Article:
Abu Dhabi: Hussain Al Moosawi’s portfolio of pictures is one that is bound to evoke a strong sense of nostalgia in many of the UAE’s residents. Facades of many of the country’s buildings hold pride of place, with their unique beauty and characteristics being instantly recognisable.
It is this passion project — of creating a pictorial database of the UAE’s unseen buildings — that Al Moosawi expects to continue for at least a decade.
“The UAE and its cities developed ever so rapidly and there has not yet been enough documentation of its architectural structures. What I see myself is using typology, the repeated portrayal of these structures, to document and understand urban spaces,” Al Moosawi told Gulf News.
So, the unique hexagonal windows of the Buty Al Otaiba Tower on Zayed the First Street are eye-catchingly clear when photographed by Al Moosawi. Looking at these on Al Moosawi’s Instagram page, most Abu Dhabi residents should have an anecdote or two to share about shopping at Sadaf Superstore downstairs, or be able to tell you about how the building once housed a Chrysler showroom. The cylindrical building in the next block also features prominently in the portfolio, and there will hardly be a resident in Abu Dhabi who has not dined at least once at Al Ibrahimi Restaurant on its ground floor. The row upon row of windows at the Hyatt Regency in Dubai Creek Heights are also instantly familiar, so are the unique frames of the Deira Tower constructed in 1979.
“On a personal level, I believe this will help me understand the UAE in which I live. On the other hand, those looking at my pictures may be able to connect with my captures. Perhaps they had once lived in these buildings, or have a memory to share. I am not yet looking at incorporating these stories into my work, but who knows, the project could one day expand to include these elements,” the 37-year-old said.
Looking for types
Al Moosawi said he first began looking for patterns and types while training as a film photographer in Australia. The structures and facades of Melbourne had a draw for home and it was there that Al Moosawi began to feel that everything was in its place for a reason.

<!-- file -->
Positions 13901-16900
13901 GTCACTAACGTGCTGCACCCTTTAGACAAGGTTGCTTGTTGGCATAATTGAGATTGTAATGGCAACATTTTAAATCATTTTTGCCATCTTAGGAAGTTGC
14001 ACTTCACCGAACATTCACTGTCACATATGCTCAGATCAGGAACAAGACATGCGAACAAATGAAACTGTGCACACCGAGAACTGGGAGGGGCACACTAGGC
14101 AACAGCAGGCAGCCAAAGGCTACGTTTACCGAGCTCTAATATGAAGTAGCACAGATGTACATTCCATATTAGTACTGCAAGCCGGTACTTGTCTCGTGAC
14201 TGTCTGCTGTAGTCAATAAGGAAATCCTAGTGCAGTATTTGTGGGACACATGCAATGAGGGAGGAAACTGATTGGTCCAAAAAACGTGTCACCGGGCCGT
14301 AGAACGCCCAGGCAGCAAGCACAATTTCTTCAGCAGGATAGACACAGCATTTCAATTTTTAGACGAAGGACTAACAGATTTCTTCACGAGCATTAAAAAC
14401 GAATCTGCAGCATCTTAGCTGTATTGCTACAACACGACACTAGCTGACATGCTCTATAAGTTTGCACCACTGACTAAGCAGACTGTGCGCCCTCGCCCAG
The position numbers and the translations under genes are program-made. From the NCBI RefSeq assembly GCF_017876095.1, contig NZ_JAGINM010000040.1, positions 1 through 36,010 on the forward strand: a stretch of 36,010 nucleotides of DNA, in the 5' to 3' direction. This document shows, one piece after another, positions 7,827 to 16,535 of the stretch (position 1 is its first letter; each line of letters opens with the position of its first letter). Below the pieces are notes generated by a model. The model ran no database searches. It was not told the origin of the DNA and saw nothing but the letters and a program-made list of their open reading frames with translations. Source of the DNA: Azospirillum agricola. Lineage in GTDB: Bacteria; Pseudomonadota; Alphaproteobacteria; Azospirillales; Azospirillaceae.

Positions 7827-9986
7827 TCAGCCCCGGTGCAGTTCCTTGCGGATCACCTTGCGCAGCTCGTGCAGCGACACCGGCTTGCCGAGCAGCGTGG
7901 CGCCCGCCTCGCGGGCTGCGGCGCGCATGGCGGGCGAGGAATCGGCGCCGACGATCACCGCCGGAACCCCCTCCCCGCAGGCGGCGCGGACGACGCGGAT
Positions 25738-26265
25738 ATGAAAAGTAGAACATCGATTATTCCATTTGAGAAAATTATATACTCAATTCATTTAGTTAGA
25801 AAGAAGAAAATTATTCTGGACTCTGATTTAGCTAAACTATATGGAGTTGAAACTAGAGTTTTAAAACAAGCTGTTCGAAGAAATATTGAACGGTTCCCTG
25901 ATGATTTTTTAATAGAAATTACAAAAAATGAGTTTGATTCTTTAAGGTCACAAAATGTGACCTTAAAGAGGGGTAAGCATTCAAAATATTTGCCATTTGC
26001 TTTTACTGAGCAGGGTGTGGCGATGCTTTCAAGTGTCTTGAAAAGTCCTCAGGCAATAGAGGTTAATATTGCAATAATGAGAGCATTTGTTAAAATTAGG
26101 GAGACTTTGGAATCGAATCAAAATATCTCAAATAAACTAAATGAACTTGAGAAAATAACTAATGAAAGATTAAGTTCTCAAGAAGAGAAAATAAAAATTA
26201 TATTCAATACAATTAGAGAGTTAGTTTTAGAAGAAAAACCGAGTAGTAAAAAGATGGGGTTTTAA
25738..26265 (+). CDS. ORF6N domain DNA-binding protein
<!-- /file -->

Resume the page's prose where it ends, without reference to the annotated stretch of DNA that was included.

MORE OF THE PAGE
“Melbourne has a unique, vibrant, urban identity and I began photographing its urban details, including its water hydrants, its manhole covers and its parking signs. Like a stamp collector, I was collecting these images to be able to see them better: The repetition of a similar vantage point made the differences clearer,” the designer said.
Back in UAE
He spent eight years in Australia, and when he returned to the UAE in 2015, he first took up photographing construction fences. Like the images from Down Under, the pictures of these fences are also on Al Moosawi’s webpage, where he describes them as breaking ‘the visual uniformity’ of urban architecture.
“To be honest, I was still observing during this time, and that is necessary before one zeroes in on a subject matter. These hoarding fences were semi-permanent structures, and I went from Abu Dhabi to Dubai to Sharjah to photograph them,” he said.
Over time, he branched out into taking pictures of industrial facades, and it wasn’t long before the UAE’s modern architecture — the structures built in the 1970s and ‘80s — caught his attention.
“The buildings clearly reflected a cultural heritage rooted in the Arab and Islamic World, marked by arches and geometric shapes, and with the brick giving the facades an organic feel. They were rarely documented, but they had a character and soul to them,” Al Moosawi said.
Although he loved the character of these structures, the photographer in him decided not to limit himself to a certain era of architecture. As long as a facade looks well-designed, he is happy to capture it.
A bigger meaning
“It now feels like a calling and being an Emirati photographing the UAE has a bigger meaning. I want people to be able to absorb these rapidly-changing cities and appreciate their surroundings,” he said.
Al Moosawi has not yet drawn any conclusions about the architecture he is recording pictorially, saying that this might be something he reaches when the project reaches some maturity.
Because he has a full-time job, the project often takes up Al Moosawi’s weekends and free time, especially as getting a clear picture of a facade in the right lighting takes quite a bit of scouting and waiting for the ‘sweet spot’. In some cases, Al Moosawi has even driven down in the wee hours of the morning to picture a building he has chosen.
“I have been known to sacrifice my social life for this, especially a I am doing what I call my ‘grand project’, all on my own. My inner journalist hopes that over time, I will be able to enrol a researcher who can curate stories about these facades and learn stories about the people they house,” Al Moosawi said.
For now, the Emirati visual artist has displayed 27 of his pieces at Dubai’s Al Serkal Avenue as part of an exhibition.
“I hope what I do helps these structures to be seen for their beauty and character in posterity, as the UAE itself moves on from being a young country to one with a rich heritage,” he said.